The BJP leadership’s decision to release photographs of ailing Goa Chief Minister Manohar Parrikar, ostensibly as evidence that he was participating in the governance of the state, has attracted criticism on social media. The reactions by citizens indicate that the optics of the BJP cynically using a critically ill leader to cling to power, while not permitting him to rest and recover, is beginning to damage the party’s image.
Earlier this week, the chief minister’s office released two images of Parrikar chairing two meetings that took place on October 30 and October 31. The photographs show a gaunt Parrikar propped up by cushions sitting on a sofa at his home, while surrounded by ministers and government officials
Former state election commissioner Prabhakar Timble said the photographs were horrifyingly insensitive. “Please do not make that photo viral,” he said in a social media post. “Forgive them for they know not [what they do].” He added that the “managed picture is a sad reflection that the party and partners do not care enough to give the chief minister an honourable exit.”
A person called Nixon Fernandes wrote on social media: “Our CM looks fragile. Have pity on him. Let him resign gracefully, but no. Those…from Delhi are more interested in saving the BJP government in Goa at the cost of his life.”
A stinging editorial in The Goan daily newspaper criticised the state government for making a mockery of the system, showing scant respect for Parrikar, and attempting to pull the wool over “probing eyes”. It said: “The photo has undoubtedly established the presence of Parrikar, but whether he could administer his responsibilities at the IPB [Investment Promotion Board] meet remains a huge question mark…Governance cannot happen in such seclusion and in no way can these meetings explain the condition of the CM’s health.”
The edit pointed out that though ministers have repeatedly said that Parrikar is “fit”, “improving” and “will be back”, no audio or video message from Parrikar had been released after the two messages he sent from New York in May. It added that neither was there a clip of Parrikar participating in the two meetings nor were any quotes of what he had said there released.
Parrikar’s supporters, however, wished him a speedy recovery. “I salute the committment of this man to his land,” wrote Nihar Amonkar on social media. “While we look for excuses to make life easier, he is making the hard choices. People before self.”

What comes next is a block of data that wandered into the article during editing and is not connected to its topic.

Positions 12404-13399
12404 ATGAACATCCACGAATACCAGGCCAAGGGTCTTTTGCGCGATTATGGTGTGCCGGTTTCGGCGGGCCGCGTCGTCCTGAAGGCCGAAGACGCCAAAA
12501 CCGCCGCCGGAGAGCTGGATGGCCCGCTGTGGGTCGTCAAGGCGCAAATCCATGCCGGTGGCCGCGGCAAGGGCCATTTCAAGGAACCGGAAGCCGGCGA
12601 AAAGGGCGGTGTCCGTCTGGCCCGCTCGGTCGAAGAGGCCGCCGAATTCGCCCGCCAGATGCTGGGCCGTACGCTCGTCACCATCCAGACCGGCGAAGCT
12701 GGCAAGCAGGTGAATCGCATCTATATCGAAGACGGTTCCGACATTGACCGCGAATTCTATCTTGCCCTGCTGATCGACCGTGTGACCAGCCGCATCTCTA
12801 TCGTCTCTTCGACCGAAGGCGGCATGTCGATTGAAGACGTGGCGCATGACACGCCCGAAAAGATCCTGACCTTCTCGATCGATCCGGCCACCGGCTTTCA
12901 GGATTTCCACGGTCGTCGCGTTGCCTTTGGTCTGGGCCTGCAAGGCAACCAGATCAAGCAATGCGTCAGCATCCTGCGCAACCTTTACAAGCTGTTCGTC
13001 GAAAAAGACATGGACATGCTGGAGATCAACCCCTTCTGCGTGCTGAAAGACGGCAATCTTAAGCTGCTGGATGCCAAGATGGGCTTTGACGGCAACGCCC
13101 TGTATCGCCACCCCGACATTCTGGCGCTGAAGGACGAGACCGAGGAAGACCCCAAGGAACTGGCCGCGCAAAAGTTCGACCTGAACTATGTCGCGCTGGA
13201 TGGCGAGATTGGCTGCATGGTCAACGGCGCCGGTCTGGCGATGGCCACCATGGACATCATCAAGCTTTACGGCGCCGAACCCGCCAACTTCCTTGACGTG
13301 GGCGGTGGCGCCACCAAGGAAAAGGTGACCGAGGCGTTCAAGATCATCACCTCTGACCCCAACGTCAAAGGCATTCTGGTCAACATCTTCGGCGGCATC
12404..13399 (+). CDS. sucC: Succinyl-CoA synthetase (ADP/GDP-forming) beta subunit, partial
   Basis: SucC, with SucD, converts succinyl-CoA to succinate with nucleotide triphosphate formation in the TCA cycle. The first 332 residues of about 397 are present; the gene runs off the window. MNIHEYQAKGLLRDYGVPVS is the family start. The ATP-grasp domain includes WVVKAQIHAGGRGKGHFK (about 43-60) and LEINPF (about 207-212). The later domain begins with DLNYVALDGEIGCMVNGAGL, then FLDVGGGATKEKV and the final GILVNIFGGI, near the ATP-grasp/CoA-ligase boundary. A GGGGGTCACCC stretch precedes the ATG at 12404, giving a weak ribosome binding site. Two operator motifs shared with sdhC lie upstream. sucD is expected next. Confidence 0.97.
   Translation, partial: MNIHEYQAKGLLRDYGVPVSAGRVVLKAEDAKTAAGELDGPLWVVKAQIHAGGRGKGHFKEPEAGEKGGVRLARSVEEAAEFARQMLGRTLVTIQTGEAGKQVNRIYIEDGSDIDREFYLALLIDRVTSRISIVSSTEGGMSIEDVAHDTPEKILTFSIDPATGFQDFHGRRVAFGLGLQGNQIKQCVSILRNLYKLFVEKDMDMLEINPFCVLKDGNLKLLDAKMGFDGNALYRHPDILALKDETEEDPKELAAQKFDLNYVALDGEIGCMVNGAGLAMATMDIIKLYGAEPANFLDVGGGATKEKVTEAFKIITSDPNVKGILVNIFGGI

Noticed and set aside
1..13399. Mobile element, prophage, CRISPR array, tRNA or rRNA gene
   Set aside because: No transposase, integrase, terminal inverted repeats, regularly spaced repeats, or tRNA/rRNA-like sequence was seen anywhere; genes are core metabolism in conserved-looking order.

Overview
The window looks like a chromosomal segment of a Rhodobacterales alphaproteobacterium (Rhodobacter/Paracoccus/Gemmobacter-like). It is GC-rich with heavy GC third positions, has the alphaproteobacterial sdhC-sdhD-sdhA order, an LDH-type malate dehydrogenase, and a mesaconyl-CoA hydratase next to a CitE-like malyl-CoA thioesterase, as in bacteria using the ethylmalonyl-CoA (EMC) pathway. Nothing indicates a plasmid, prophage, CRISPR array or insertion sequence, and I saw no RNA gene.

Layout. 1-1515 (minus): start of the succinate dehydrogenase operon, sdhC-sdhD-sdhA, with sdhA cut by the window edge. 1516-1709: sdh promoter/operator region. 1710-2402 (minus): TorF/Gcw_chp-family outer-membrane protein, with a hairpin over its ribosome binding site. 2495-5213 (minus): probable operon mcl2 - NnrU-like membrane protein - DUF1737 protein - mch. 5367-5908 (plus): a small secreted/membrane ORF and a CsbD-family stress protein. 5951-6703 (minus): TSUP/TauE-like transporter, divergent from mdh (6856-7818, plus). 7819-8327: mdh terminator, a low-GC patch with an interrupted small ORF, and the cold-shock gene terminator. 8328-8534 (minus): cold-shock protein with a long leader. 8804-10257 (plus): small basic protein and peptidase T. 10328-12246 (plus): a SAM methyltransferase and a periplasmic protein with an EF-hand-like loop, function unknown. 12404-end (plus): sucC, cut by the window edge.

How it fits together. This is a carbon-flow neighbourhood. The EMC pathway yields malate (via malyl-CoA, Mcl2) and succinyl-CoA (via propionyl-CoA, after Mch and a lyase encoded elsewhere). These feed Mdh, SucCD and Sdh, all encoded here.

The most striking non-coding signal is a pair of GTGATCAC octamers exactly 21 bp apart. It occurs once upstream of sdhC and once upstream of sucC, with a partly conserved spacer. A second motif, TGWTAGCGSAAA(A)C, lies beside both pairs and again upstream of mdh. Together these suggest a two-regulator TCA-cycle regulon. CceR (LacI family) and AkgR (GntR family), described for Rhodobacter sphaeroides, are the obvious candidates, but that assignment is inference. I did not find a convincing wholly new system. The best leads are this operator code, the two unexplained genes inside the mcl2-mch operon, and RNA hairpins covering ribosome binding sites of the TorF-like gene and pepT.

The meetings at the chief minister’s residence in Panjim – where an Intensive Care Unit has been set up to administer to Parrikar – were called after the Goa government came under increased pressure to prove that it was functioning.
Decision-making in the government has slowed down ever since Parrikar first took ill in February. Key issues on the resumption of mining, river water sharing disputes, policy matters on tourism and casinos, job creation and clearance of project proposals have been on hold. On October 30, seven projects were cleared at the Investment Promotion Board meeting at Parrikar’s residence, while the cabinet meeting held on October 31 was the first since August.
At the chief minister’s office, Parrikar’s principal secretary and secretary are reducing his oral instructions to orders of approval, maintaining a log of them. “It may be an unusual arrangement,” a senior bureaucrat said. “But I am duty bound to make things work.”
The Opposition has alleged that the chief minister’s office is being controlled by a cabal of partymen and close functionaries, especially during the long periods when Parrikar was hospitalised. Even now, the risk of infection has meant that paper files and personal interaction with the chief minister has been kept to a minimum, fueling further questions about the nature and quality of governance in the state.
BJP’s fractious coalition
The BJP kept the nature of Parrikar’s illness under wraps for months since it could not find an alternative to lead the coalition, and risked losing the government due to infighting. But the tussle for the chief minister’s chair – both within the BJP and among members of the coalition – shows no signs of a resolution. The BJP has not even been able to nominate a deputy because of disagreements within the coalition.
Parrikar has been treated at New York, Mumbai, Goa and New Delhi this year. He returned to Goa in an air ambulance on October 14 from Delhi, where he was being treated at the All India Institute of Medical Sciences. He has been confined to his home since then. No medical bulletin on the status of his health has been officially released – for politically strategic reasons – and the state party president Vinay Tendulkar continues to hold that his condition is improving.
But contenders for the top job increased pressure on the party to take a leadership call this week by discussing Parrikar’s illness with the media. On October 28, Health Minister Vishwajit Rane said Parrikar has pancreatic cancer – the first official admission of the nature of his ailment. On October 5, deputy speaker Michael Lobo had said there was “no positivity” about Parrikar’s condition and indicated that his illness had damaged his hearing abilities.
But despite his illness, Parrikar is still the BJP’s tenuous link to power in the state. The BJP – wrestling with a leadership crisis, the absence of two other sick ex-ministers, assertive allies, and a revolt within its local unit – is looking at a bleak future in Goa.